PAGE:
Jacob G. Hornberger
After the Constitution was ratified in 1788, the states adopted the first ten amendments, which became known as the Bill of Rights. Given the importance of the provisions in those amendments, an obvious question arises: Why didn't the Framers of the Constitution include those provisions in the original Constitution, thereby obviating the need to amend the document so soon after it was ratified?
The answer lies in the radical way in which our ancestors viewed the nature of rights, government, and the Constitution.
A necessary starting point for understanding the perspectives of early Americans is the Declaration of Independence, which triggered the American Revolution against Great Britain in 1776. The Declaration expressed what the overwhelming majority of British colonists in America (the revolutionaries were British citizens, not Americans) embraced as a universal truth: that such rights as life, liberty, and the pursuit of happiness do not come from government but instead from "their Creator." In other words, such rights are fundamental and inherent in human beings and therefore actually preexist government.
What then is the purpose of government? Thomas Jefferson, the author of the Declaration, explained that its purpose is to protect the exercise of those fundamental rights. While most people in society are peaceful, there is always the small minority that consists of murderers, robbers, thieves, invaders, and others who violently interfere with how other people are peacefully living their lives. Thus, we need government to arrest, prosecute, and punish antisocial individuals and to have sufficient power to effect such actions. That's what Jefferson meant when he wrote, "That to secure these rights, Governments are instituted among Men."
But what happens if government uses its power to infringe upon or even destroy people's rights, as our Founders feared it might do? As the Declaration points out, in that case it is the right of the people to alter or abolish their government and to institute new government that would be more likely to protect their rights. What Jefferson was referring to was peaceful change through political action as well as, in extreme cases, violent change through armed revolution.
Undergirding the political philosophy of our ancestors was a severe distrust of a strong central government, even (or perhaps especially) a democratically elected one. (The Bill of Rights expressly restricts the power of the majority.)
When the Constitutional Convention met in Philadelphia in 1787, it was for the purpose of revising the Articles of Confederation, under which the United States had operated for some eight years. The delegates to the convention decided instead to propose a federal government to the American people, but the challenge they faced was: How could they persuade the people to accept such a proposal, given their strong distrust of a central government?
James Madison, the author of the Constitution, resolved the dilemma by using the Constitution to accomplish two things simultaneously: to call the federal government into existence but, at the same time, expressly limit its powers to those enumerated in the Constitution itself. The idea was this: We the people, whose rights preexist you, call you, the federal government, into existence with this Constitution; and given that your powers derive from us, we have chosen to limit them to those enumerated in the Constitution.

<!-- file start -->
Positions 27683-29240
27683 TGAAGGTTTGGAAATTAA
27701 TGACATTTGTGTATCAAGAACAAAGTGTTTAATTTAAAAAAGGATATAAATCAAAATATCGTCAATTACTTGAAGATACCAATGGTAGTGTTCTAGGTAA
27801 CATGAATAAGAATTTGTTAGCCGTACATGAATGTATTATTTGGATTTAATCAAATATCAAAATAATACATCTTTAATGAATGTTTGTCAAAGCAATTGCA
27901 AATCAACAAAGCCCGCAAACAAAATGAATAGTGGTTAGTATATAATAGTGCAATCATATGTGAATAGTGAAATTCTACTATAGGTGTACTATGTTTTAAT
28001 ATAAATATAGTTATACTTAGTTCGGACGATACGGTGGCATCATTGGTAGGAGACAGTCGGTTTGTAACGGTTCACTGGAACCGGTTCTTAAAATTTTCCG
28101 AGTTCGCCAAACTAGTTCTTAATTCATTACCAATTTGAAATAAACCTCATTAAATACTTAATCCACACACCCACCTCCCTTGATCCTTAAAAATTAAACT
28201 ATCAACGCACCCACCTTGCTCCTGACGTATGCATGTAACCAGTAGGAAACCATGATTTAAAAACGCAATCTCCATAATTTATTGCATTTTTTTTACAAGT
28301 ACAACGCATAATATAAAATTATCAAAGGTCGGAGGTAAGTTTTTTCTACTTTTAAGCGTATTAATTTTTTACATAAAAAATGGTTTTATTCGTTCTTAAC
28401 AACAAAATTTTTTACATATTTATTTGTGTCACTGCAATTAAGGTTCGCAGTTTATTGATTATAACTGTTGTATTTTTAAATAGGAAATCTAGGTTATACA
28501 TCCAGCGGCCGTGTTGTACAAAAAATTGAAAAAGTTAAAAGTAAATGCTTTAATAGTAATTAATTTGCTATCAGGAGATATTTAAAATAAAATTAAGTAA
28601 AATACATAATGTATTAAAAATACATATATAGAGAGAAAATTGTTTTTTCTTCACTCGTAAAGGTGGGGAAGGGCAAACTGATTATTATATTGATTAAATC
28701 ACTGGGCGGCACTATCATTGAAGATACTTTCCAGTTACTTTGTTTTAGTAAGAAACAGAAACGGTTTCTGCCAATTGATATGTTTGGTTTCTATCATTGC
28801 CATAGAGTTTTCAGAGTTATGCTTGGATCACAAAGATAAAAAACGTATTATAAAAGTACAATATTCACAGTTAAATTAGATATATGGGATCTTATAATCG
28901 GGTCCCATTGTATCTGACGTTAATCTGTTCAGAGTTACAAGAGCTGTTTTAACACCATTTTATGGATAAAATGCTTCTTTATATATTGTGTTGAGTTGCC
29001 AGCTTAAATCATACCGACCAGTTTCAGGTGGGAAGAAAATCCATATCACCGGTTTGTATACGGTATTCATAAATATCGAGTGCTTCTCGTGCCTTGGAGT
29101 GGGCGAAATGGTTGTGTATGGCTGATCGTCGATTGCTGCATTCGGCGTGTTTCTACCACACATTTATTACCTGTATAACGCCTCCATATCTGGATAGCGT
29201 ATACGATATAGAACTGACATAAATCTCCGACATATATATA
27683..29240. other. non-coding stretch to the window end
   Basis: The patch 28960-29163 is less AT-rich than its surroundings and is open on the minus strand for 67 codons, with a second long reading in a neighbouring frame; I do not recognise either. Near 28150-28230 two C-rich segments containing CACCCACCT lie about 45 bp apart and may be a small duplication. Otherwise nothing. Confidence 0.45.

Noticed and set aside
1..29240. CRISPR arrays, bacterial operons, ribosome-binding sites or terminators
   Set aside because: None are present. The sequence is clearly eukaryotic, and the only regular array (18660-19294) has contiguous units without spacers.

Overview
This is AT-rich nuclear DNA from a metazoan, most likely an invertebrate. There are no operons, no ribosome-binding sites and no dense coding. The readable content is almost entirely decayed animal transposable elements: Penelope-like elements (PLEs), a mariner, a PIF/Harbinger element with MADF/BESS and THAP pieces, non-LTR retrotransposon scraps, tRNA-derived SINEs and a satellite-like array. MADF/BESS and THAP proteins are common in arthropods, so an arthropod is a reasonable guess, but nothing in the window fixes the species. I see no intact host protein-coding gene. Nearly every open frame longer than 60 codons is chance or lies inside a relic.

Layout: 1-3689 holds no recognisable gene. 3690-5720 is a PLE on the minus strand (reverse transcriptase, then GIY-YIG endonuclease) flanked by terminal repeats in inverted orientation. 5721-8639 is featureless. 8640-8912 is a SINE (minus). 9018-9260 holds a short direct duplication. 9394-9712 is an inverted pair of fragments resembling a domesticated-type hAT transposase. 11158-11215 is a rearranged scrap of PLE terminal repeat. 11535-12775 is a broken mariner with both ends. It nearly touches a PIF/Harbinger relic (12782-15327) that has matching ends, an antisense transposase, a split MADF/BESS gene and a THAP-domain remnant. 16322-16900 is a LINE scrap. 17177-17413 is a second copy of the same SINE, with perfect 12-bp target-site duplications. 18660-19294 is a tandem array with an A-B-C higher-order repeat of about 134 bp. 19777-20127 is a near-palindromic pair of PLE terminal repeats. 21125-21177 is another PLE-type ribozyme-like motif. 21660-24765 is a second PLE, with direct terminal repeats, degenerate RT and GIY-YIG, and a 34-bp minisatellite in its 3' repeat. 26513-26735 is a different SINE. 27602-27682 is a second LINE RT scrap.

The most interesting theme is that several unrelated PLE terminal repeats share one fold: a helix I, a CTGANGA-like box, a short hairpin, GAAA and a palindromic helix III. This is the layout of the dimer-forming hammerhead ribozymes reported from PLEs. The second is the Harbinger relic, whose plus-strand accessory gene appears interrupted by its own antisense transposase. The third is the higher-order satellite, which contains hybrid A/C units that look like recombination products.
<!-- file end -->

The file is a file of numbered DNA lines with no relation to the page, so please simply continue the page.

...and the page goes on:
Thus, contrary to popular opinion, the Constitution does not grant any rights whatsoever to the people but instead expressly restricts and restrains government power.
The reason that the constraints on government power that are expressed in the Bill of Rights were not included in the original Constitution was that there was no need to do so given that the government's powers were expressly limited to the few, limited powers that were enumerated. Since the Constitution did not enumerate the power to regulate religion, for example, the government could not exercise such a power. If a power wasn't enumerated, it couldn't be exercised.
That didn't satisfy the American people, however, and especially not people such as Patrick Henry and George Mason, who were among the anti-federalists opposing the new form of government. They believed that government officials, given their nature, could never be trusted to constrain themselves within the Constitution's list of limited, enumerated powers.
Finally, as a condition of accepting the Constitution and the federal government it brought into existence, people successfully demanded the adoption of the express restrictions on government power that are listed in the first ten amendments.
And that's how we got the Bill of Rights from our ancestors' fierce love of liberty and their strong distrust of the federal government.
|Mr. Hornberger is founder and president of
The Future of Freedom Foundation in Fairfax, Va.
|© 2001, 2002 The Future of Freedom Foundation. All rights reserved.|
Philosophy of Government
21 feb 2002